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Axel Lille

Axel Johan Lille
Born March 28, 1848, Helsinki. Died June 28, 1921, Helsinki

Bachelor of Arts 1872 and Master of Arts 1873, Bachelor of Civil and Canon Law 1879, Licentiate and PhD 1882, Imperial Alexander University
Studies in Strasbourg a Leipzig 1879–1880

Permanent assistant 1919–1921, Åbo Underrättelser
Press attaché 1918–1919, Stockholm
Executive director 1917–1918, Kaupunkien yleinen paloapuyhtiö (fire insurance company)
Editor-in-chief 1914–1917, assistant 1917–1921, Dagens Press
Journalist 1902–1905, Stockholms-Tidningen
Editor-in-chief 1900–1901, Dagligt Allehanda
Editor-in-chief 1882–1900 and 1906–1914, Nya Pressen
Journalist 1873, Wiborgs Tidning
Journalist 1870–1874, Vikingen

Founder and chairman 1906–1917, Swedish People’s Party in Finland
Member of Parliament 1917, Swedish People’s Party in Finland
Representative of the Burgher Estate in the Diet of Finland 1884–1900
Trustee, 1879 Nyländska afdelningen (Uusimaa Student Nation)

Honours and eponymously named awards
The Axel Lille Medal 1956–, The highest honorary medal awarded by the Swedish People’s Party in Finland.
Honorary member 1888, Nyländska afdelningen (Uusimaa Student Nation)

Picture : K. E. Ståhlberg / Helsinki City Museum
Written by Tomas Sjöblom
Translated by Matthew Billington

Swedish nationalist from Uusimaa

When he enrolled at the Imperial Alexander University in 1866, Axel Lille also joined what was then an illegal student nation. Two years later, when student nations were legalised once more, it continued its operations under the name Nyländska afdelningen (Uusimaa Student Nation). At the student nation, Lille gained his first experience of the work of a journalist and the exercise of political influence. A powerful group of pro-Swedish activists, Svecomans, had gathered around Professor Axel Olof Freudenthal at the student organisation. Lille joined this group, and soon he became one of its leading figures. He worked as an assistant on the editorial board of Nyländska afdelningen’s newspaper, Nylands Dragon, where he learnt the fundamentals of newspaper work. He also began to publish a satirical magazine called Myggan. Lille engaged in more professional newspaper activity when the first purely pro-Swedish newspaper, Vikingen, was founded in 1870. Lille was instrumental in the establishment of the newspaper, joined its editorial team and worked as its editor-in-chief in 1874, the final year of its publication. The newspaper took a strict Swedish nationalist line, which ultimately led to an unsustainably small circulation. The newspaper, no longer financially viable, was forced to close. The paper’s name came from the name given to pro-Swedish activists in common parlance: ‘the Vikings.’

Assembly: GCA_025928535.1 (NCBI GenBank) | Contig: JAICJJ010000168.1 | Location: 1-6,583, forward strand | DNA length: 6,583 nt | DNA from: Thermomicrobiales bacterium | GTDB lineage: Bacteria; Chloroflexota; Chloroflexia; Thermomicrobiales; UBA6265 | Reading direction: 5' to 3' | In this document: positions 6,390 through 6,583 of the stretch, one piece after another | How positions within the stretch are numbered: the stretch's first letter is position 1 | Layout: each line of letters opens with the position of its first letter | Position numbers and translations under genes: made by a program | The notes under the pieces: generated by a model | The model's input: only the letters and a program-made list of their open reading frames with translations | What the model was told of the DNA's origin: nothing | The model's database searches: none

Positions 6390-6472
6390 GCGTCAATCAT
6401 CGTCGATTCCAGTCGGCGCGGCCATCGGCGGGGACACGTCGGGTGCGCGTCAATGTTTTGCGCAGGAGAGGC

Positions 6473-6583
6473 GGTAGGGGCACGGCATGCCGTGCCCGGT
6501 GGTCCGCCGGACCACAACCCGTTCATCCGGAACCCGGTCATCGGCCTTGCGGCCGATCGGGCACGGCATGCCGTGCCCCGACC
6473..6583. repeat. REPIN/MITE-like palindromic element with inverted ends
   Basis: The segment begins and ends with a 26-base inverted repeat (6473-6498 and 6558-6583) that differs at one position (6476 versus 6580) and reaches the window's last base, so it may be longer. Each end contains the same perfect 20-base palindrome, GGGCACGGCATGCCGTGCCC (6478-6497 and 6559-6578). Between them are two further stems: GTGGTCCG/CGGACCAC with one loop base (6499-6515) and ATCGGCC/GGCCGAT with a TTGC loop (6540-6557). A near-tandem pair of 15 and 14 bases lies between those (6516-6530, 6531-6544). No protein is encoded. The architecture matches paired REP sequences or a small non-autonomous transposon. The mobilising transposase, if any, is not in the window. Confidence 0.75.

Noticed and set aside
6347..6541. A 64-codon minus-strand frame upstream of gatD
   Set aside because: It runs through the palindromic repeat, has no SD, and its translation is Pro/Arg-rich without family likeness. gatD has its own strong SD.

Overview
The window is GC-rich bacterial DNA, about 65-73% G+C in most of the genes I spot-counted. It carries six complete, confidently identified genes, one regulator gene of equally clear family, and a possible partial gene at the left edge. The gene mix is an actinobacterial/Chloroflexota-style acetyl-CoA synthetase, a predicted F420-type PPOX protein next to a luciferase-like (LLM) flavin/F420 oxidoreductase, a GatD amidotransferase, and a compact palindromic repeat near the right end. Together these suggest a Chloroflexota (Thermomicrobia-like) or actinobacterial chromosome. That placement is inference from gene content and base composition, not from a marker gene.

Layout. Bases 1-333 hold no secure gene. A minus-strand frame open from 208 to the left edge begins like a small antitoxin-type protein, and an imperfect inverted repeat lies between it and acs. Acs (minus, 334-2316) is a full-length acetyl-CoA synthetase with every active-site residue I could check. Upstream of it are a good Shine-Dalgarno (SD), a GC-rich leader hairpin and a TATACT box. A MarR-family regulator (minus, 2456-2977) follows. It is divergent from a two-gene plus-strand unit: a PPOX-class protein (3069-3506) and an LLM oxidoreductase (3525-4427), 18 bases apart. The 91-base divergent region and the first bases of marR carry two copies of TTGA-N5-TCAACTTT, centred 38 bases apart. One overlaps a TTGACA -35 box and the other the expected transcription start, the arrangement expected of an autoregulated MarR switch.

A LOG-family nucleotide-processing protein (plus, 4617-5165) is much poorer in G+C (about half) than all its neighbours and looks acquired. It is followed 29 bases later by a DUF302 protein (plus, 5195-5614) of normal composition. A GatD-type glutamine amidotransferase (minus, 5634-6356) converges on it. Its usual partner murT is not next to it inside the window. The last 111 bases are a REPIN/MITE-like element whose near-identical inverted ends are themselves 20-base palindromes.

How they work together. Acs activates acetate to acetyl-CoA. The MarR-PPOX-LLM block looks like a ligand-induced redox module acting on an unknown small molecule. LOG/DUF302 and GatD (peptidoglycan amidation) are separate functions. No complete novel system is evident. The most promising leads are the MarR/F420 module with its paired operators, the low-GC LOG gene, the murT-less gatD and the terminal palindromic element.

The first issue of Vikingen during Lille’s term as editor-in-chief appeared on January 3, 1874. Source: the National Library’s digital collections.

Lille’s pro-Swedish sentiments took a different course to those of his mentor. While Freudenthal focused on questions of race, Lille emphasised the cultural differences between the Finnish-speaking and Swedish-speaking sections of the population. Aside from questions of language, Lille was interested in individual freedom, constitutionalism and economic liberalism. Moreover, he became a strong opponent of Russification.

Lille graduated as a Bachelor of Arts in 1972, after which he continued his studies by switching to law. He graduated as a Master of civil and canon law in 1879 and completed his PhD in 1882 with his doctoral dissertation Försäkringsväsendet, dess historiska utveckling och nationalekonomiska betydelse. Lille nevertheless achieved his greatest acclaim outside the academic world as a prominent political figure.

Lille was influential at Nyländska afdelningen throughout his time as a student and beyond. He was chosen as Freudenthal’s successor as curator in 1879, and he continued in that role until 1888. When speaking at the student nation’s annual party in 1902, Lille was among the first to explicitly present the idea of Finnish independence at a public occasion. Some months later, he considered it best to go into voluntary exile in Sweden, from where he returned in 1906, after the political climate had changed.

A portrait by Albert Edelfelt of Axel Lille as the curator of Nyländska afdelningen. Source: Nylands nations vid Helsingfors universitet konstsamling


  • Max Hanemann, Axel Lille. En levnadsteckning (A Biography’), Helsinki 1931
  • Lars-Folke Landgrén, ‘Lille, Axel Johan’, Biografiskt lexikon för Finland (online publication). Accessed November 2, 2015.
  • ‘Axel Lille’, Wikipedia. Accessed November 2, 2015.
  • ‘Lille, Axel’, Uppslagsverket Finland (online publication). Accessed November 2, 2015.
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